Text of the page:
UNIVERSAL HEALTH ACCOUNTS
November 20, 2006
Rising costs, an aging population and a Democratic Congress mean the coming years are sure to see pressure for a larger government role in health care. So it's encouraging that America's private health insurers and their lobby group -- America's Health Insurance Plans (AHIP) -- are thinking about ways to preserve a competitive market for health services. One good idea is Universal Health Accounts (UHA), says the Wall Street Journal.
Universal Health Accounts would end the tax bias that lets employers deduct health care expenditures but doesn't let individuals do the same. They would transcend the debate by suggesting that any type of insurance plan -- even first-dollar coverage, if an individual so chooses -- ought to qualify for health savings account-type tax treatment:
- UHAs wouldn't merely go a long way toward making insurance more affordable for those who don't get it from their employers, they would provide incentives to move beyond the employer-based insurance system.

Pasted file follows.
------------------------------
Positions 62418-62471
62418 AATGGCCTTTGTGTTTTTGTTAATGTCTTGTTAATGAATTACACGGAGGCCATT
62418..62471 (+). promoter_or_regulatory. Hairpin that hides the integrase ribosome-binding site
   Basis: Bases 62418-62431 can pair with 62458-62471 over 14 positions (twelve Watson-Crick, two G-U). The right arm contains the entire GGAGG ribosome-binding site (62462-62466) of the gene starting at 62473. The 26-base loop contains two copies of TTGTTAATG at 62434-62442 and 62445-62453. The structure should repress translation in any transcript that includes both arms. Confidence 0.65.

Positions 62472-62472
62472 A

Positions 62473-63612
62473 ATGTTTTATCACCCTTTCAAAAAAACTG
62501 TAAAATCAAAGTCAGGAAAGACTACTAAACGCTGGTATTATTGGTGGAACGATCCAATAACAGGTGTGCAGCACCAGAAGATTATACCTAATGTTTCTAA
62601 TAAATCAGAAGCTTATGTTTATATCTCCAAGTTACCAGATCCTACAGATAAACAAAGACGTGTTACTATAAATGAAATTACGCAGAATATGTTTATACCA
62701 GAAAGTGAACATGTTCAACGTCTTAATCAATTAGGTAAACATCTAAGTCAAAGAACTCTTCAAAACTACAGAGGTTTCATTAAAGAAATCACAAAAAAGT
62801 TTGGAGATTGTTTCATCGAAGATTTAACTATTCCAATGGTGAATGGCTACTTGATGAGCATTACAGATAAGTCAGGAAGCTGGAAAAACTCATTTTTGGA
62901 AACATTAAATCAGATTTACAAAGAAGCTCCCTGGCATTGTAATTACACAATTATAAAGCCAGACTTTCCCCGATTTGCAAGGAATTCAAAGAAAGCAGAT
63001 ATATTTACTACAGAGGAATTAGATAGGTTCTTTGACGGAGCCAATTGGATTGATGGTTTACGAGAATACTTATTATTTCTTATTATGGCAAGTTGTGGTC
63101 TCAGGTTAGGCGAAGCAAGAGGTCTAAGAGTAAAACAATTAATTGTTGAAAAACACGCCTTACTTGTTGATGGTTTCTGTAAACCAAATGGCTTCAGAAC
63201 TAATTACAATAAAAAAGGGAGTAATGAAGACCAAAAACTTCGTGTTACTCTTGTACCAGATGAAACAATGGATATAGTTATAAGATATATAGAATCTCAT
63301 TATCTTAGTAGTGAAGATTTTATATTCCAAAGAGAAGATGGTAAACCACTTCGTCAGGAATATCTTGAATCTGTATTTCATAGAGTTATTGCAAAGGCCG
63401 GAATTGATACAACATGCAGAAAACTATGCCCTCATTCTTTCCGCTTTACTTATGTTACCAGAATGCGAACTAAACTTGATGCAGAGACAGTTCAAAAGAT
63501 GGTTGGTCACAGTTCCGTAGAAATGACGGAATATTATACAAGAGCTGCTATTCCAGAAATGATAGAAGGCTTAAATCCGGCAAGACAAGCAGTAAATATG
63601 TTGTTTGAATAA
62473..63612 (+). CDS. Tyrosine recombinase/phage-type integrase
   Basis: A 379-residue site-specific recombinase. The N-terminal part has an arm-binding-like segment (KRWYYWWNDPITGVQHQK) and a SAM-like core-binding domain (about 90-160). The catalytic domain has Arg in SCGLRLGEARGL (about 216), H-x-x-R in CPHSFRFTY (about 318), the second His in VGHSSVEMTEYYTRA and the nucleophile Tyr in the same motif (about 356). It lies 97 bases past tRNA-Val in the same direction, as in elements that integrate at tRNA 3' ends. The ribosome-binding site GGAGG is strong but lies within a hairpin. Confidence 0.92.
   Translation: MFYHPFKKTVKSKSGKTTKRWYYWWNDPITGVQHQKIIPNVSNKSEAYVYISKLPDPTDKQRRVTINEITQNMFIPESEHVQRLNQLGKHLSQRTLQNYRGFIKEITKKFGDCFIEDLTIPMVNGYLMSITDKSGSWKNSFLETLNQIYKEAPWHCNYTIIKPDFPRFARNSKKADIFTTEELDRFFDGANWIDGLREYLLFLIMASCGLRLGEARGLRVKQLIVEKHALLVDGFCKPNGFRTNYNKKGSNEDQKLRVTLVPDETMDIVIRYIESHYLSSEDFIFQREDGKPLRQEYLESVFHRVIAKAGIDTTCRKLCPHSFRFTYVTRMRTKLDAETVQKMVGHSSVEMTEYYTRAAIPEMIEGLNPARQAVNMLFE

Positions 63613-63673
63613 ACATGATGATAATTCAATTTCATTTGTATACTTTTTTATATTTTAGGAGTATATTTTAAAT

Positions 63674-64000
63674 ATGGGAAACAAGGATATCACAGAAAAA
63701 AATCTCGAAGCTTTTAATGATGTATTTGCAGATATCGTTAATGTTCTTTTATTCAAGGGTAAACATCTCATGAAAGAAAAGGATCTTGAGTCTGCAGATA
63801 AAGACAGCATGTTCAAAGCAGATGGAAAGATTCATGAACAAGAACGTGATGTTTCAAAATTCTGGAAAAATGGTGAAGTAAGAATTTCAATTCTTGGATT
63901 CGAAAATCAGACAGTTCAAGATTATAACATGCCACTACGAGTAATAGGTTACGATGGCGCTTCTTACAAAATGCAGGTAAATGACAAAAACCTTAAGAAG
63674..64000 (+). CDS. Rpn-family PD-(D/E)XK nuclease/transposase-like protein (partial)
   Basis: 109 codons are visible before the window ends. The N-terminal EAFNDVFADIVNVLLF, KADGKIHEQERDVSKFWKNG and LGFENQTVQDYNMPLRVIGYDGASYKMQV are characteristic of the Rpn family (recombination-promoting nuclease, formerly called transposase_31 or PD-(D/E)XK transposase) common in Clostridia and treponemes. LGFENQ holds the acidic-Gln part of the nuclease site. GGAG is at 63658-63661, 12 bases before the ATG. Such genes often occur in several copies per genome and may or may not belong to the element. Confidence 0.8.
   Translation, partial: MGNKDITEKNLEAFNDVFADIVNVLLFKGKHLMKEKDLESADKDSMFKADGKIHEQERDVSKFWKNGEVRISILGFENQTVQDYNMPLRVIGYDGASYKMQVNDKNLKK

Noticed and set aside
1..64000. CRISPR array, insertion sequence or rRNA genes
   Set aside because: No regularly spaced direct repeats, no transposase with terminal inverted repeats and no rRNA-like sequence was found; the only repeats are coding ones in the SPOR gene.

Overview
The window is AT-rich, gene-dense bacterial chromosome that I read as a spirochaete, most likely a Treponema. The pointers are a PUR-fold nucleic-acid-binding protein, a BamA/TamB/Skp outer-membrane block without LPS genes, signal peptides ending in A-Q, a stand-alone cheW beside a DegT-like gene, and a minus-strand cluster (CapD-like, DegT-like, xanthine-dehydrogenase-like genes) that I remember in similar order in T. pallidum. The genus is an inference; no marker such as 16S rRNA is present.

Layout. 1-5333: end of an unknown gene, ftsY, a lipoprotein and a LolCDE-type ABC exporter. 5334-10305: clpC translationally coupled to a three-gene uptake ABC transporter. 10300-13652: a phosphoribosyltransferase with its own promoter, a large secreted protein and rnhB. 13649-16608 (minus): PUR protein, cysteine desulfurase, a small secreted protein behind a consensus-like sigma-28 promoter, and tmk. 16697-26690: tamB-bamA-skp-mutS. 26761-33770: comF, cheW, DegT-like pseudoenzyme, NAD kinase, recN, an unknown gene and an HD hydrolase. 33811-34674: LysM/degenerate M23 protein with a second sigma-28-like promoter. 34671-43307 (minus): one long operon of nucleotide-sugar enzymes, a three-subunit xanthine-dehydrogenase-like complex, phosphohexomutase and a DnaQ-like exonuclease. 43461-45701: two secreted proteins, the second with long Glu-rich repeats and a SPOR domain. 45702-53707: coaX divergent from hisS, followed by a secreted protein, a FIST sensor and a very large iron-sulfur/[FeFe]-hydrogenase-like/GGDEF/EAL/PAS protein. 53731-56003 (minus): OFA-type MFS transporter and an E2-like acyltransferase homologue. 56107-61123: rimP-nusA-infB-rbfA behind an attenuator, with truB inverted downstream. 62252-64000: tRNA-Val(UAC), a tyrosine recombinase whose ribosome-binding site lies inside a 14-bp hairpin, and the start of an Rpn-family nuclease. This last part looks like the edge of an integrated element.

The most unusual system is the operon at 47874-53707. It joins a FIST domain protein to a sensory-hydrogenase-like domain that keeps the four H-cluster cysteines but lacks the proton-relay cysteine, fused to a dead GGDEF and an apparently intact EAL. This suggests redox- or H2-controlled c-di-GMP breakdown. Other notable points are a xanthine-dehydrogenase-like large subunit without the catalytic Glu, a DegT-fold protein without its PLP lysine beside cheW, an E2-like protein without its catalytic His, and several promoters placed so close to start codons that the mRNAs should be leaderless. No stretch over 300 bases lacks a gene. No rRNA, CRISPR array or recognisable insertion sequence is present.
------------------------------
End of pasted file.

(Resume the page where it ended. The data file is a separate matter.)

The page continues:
- Instead, companies would be free to fund portable insurance policies for their employees much like they fund portable 401(k) retirement accounts.
- Such a system would provide more security than the current one, which often keeps sick people tied to jobs for fear of losing coverage.
The bad news:
- AHIP suggests that the federal government make substantial matching contributions to help lower- and middle-income people buy into the Universal Health Accounts.
- This isn't necessary to make them affordable and it might contribute to general health care inflation, just as federal subsidies have done for higher education.
The biggest disappointment is that the insurers aren't calling for a national market in health insurance -- which is essential if their Universal Health Accounts are to work as well as they should, says the Journal.
Source: Editorial, "AHIP Hop," Wall Street Journal, November 20, 2006.
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